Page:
After its brief hiatus, Parks and Recreation jumped right back to the thick of things, with Leslie Knope’s campaign and the hard choices it entails. Due to some budget problems we don’t really get to learn much about (while it may seem annoying that the show always has that to turn to for plot impetus, that’s pretty much how government is), either the Parks Department or the animal shelter in Pawnee must be closed. Then, after Leslie is able to find some other programs that could be shut down instead, she has the end of the day to keep Ann from being fired. Turned out that those ancillary government programs are exactly what her job is through.
What’s so good about this scenario is the way it illustrates the way Leslie is largely unfit for public office—which is exactly why she’s so likable. She’s given a Sophie’s Choice decision as to what to do, and a typical politician would make the choice that’s better for the city, or for herself, depending on who they are. But Leslie refuses to do either, and would be willing to sacrifice her own ambitions rather than letting the things she loves be trampled. While “Live Ammo” allows her to find an acceptable solution hastily, in what feels like a bit of a cheat, it’s just a quick way of fleshing out the metaphor that she won’t accept any of these negative options, as impossible as that might be.
While Leslie’s story was good, if a bit less fully thought out than usual, the other parts of the episode were fantastic. Parks and Recreation has long been great with animals, from Li’l Sebastian to Champion, and you could tell how delighted the entire cast was with having gangs of them around. That this worked as a way of having April appreciate some of her new duties was perfect, and it all felt like another natural part of Pawnee. April has had such a gradual character arc that it’s hard to see her change episode by episode, but this entire story that revolves around her couldn’t have centered on the girl she was a few years ago. The frustration she feels at caring and not having that result in real change is pretty much Leslie’s entire life, the next step is for her to learn how to keep that from grinding her down.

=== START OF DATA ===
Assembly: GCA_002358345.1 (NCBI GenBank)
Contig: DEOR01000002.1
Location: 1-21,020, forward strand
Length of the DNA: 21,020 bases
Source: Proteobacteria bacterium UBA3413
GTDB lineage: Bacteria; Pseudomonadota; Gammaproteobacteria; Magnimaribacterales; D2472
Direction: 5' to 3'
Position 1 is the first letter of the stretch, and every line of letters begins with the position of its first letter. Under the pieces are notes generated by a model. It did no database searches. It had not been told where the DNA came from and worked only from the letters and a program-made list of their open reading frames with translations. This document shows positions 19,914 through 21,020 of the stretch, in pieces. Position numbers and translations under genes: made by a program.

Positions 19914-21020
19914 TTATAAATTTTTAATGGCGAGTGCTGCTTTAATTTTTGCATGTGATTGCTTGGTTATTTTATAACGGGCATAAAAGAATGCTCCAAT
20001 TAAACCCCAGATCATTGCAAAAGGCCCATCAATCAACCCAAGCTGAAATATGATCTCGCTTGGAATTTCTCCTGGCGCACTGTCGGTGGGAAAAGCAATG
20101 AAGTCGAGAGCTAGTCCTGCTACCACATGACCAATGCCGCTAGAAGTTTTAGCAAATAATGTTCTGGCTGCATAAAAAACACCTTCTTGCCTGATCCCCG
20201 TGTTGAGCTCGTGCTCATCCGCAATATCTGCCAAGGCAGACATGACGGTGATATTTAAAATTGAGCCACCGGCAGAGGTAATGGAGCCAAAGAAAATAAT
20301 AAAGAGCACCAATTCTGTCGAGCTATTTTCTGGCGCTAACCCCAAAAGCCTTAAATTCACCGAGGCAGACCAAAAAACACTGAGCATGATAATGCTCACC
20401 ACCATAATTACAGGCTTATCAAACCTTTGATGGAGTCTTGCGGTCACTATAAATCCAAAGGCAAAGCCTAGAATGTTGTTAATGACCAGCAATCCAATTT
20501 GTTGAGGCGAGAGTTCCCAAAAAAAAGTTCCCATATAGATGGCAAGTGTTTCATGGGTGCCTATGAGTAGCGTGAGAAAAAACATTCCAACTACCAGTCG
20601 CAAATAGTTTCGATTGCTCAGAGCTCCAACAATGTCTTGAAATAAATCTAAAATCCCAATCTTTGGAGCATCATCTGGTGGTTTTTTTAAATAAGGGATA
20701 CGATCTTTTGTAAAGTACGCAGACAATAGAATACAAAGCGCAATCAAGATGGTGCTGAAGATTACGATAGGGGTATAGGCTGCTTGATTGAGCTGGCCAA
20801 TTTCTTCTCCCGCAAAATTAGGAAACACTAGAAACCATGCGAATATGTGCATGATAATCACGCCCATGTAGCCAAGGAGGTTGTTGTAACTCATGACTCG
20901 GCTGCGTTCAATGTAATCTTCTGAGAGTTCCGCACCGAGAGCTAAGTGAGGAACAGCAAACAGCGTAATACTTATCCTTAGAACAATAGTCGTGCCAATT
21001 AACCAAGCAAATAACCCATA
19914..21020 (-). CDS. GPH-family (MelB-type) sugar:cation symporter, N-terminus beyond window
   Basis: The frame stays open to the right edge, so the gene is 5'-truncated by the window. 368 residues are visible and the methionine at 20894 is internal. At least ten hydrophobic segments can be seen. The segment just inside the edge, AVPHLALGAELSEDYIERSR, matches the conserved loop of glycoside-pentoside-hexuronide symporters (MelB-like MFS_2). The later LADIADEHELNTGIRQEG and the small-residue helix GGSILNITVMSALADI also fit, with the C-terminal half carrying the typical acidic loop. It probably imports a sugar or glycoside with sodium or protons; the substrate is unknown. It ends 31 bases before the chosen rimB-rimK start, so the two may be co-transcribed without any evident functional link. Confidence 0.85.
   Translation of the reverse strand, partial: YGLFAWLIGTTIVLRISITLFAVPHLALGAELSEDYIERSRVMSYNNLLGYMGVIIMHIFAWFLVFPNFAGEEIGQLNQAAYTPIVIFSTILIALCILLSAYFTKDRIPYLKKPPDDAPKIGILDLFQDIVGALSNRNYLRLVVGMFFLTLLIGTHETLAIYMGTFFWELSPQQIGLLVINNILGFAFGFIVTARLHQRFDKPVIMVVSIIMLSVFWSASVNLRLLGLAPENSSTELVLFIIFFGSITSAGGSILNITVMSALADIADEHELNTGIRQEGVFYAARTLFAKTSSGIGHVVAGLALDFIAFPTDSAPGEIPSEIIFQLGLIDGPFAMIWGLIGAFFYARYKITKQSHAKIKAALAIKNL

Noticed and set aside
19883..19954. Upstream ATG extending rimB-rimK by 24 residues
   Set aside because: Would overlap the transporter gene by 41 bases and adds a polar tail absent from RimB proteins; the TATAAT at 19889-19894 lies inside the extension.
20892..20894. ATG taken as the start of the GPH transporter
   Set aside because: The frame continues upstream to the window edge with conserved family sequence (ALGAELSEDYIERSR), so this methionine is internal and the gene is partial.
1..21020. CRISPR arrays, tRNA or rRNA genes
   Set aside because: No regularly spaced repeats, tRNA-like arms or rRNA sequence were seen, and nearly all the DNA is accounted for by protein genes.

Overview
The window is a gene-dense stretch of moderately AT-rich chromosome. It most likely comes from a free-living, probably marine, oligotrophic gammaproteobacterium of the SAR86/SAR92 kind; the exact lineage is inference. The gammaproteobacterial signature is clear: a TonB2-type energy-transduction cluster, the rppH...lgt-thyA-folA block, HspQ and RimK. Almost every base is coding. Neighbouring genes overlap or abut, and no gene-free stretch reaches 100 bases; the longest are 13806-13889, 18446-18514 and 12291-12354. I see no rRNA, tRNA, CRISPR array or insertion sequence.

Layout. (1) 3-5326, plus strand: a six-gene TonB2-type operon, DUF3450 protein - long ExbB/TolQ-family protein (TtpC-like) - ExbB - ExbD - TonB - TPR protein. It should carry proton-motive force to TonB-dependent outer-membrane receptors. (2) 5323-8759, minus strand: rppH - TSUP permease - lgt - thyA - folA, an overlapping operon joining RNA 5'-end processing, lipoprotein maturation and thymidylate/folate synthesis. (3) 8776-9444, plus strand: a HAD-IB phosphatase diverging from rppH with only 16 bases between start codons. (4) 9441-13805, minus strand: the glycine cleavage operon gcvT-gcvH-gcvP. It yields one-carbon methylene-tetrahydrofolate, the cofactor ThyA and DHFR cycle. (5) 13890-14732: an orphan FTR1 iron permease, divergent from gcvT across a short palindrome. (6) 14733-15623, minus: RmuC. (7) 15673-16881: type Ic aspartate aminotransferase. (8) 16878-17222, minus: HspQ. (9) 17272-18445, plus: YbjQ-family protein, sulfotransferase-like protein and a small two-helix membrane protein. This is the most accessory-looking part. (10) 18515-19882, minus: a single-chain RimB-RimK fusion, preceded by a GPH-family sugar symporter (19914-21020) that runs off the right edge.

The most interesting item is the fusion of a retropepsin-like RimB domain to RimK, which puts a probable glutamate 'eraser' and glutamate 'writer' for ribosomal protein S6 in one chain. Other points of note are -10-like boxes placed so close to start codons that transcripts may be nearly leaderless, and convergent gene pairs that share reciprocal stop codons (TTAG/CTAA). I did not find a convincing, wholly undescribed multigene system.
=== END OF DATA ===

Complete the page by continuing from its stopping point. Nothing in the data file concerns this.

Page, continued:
The third plot continued the Ron and Chris comedy duo, which remains excellent, and makes me hopeful that Leslie will win her campaign for another reason. The amount of immediate change that would force upon Parks and Recreation seems almost unprecedented in a sitcom. Ron and Chris spending more time together would certainly a positive result, though, and as always they manage to completely disagree with the other one’s worldview, while also fully respecting each other as people. Another bonus of their unique dynamic is that they sort of alternate playing the straight man, since neither of them are exactly normal human beings. While in other shows they would be always the butt of every joke, Parks and Recreation always leaves them with humanity—they’re still people, never just symbolizing their philosophies of life.
Which is what sets Leslie and now Ann and everyone else in the show apart, too. Leslie was never able to see those programs being cut as numbers on a budget, instead she saw the people being affected. Week after week, Parks and Recreation is about the interplay between government and the people, but not in an abstract way but rather in a way that directly considers each human. As incompetent as the Parks Department staff may be, after an episode of the show it’s impossible not to wish that people like them, who care so much about every life they affect, worked in every branch of government.
•I agree with Leslie and Ann: I want to live in Tom’s apartment, too.
•The best thing about the Mr. Hamster Penis nickname is the way no one really seems to care about April dubbing the guy Mr. Hamster Penis. Guess he must get that a lot?
•The hatred I felt towards the woman who left her cats was far more than April’s.
•Gotta love how Tom says puuupy.